IBM had won the KMWorld Awards in 2005 too, in the KM Reality category. The winners
were chosen from among 120 nominees by a panel comprising analysts, vendors, and
employees of KMWorld magazine. On choosing IBM, KMWorld reported, In years past,
they have recognized customers that have implemented a solution, but this time around they
acknowledged a vendor for its internal knowledge management (KM) program, because in
this particular case it has resulted in significant benefits to all its customers.
IBM creates complete business solutions that integrate hardware, software and
services and, hence, requires true enterprise-wide knowledge exchange and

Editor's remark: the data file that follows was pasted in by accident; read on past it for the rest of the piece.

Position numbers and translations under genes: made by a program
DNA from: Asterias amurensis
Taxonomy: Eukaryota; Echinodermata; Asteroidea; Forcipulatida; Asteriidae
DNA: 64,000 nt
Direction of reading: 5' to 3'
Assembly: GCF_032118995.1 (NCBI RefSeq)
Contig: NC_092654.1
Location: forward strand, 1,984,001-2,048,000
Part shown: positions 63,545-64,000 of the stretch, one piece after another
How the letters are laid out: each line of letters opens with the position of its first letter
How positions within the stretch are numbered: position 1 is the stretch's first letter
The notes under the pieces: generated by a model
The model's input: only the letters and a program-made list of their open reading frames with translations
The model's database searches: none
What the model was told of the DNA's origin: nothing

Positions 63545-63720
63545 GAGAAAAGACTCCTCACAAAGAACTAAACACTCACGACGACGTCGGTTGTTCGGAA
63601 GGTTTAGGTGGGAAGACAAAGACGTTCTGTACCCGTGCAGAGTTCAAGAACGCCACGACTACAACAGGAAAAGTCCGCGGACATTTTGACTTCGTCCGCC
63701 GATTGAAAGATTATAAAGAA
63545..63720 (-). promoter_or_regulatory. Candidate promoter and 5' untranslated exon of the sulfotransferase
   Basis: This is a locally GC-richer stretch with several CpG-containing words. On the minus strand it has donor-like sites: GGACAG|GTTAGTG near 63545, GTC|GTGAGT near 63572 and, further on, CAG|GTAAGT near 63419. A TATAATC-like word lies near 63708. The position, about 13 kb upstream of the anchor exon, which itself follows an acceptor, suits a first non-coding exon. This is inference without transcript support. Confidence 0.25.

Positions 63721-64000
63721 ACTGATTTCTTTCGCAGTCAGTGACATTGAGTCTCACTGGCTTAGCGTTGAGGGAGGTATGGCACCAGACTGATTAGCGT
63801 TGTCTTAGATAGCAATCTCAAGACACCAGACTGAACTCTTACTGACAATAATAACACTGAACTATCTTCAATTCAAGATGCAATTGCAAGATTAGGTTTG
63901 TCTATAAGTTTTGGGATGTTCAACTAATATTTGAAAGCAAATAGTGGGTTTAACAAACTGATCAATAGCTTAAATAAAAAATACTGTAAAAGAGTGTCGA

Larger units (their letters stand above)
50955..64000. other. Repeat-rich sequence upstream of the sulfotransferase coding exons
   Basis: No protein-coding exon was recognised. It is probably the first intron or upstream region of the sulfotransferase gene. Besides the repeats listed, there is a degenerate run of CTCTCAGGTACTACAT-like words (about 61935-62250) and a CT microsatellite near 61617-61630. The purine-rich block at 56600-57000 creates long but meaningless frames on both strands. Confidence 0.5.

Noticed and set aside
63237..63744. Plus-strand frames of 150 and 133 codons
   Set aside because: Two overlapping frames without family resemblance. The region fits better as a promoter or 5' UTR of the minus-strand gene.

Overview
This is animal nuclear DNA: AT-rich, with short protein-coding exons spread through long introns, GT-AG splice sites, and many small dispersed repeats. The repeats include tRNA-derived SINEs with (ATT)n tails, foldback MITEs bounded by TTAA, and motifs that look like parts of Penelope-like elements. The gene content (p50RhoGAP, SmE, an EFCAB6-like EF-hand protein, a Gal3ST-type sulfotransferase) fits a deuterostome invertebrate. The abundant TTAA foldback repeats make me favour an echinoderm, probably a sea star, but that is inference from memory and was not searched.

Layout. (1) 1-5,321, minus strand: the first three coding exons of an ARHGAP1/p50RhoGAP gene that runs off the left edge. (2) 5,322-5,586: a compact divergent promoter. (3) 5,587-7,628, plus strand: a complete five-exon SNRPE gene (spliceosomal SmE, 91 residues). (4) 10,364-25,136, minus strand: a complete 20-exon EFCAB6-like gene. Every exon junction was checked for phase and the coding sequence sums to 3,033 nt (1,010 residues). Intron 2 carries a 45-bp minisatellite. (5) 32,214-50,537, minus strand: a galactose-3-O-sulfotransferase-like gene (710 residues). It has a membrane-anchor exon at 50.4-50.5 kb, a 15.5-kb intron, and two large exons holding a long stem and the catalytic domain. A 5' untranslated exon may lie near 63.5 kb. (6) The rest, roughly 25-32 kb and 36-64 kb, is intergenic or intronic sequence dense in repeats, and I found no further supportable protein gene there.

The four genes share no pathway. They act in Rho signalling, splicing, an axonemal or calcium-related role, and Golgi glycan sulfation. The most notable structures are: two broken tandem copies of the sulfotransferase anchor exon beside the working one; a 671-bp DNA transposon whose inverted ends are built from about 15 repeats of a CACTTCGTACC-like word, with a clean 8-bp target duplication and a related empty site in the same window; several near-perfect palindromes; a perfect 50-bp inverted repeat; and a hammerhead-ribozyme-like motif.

collaboration.
They were building the entire IBM Company around the concept of knowledge
management.
IBMs KM initiatives date back to the early 1990s, when the company was
reorganized under Louis Gerstner (Gerstner). He brought in several changes in the
company, and at that time, the company started paying attention to KM. IBM used
KM as a means to bring about transformation and turn the business around.
The KM program in the company facilitated exchange of knowledge within the
company among the different business units.
IBMs KM strategy consisted of turning the company into a leading knowledge
management based company, using technology for sharing knowledge, and building
the required IT infrastructure.
The main objective of the KM framework was to facilitate knowledge sharing and
collaboration among employees.
IBMs first KM initiative started in 1994. At that time, the companys focus was on
providing knowledge about work and co-workers so as to enable reuse of knowledge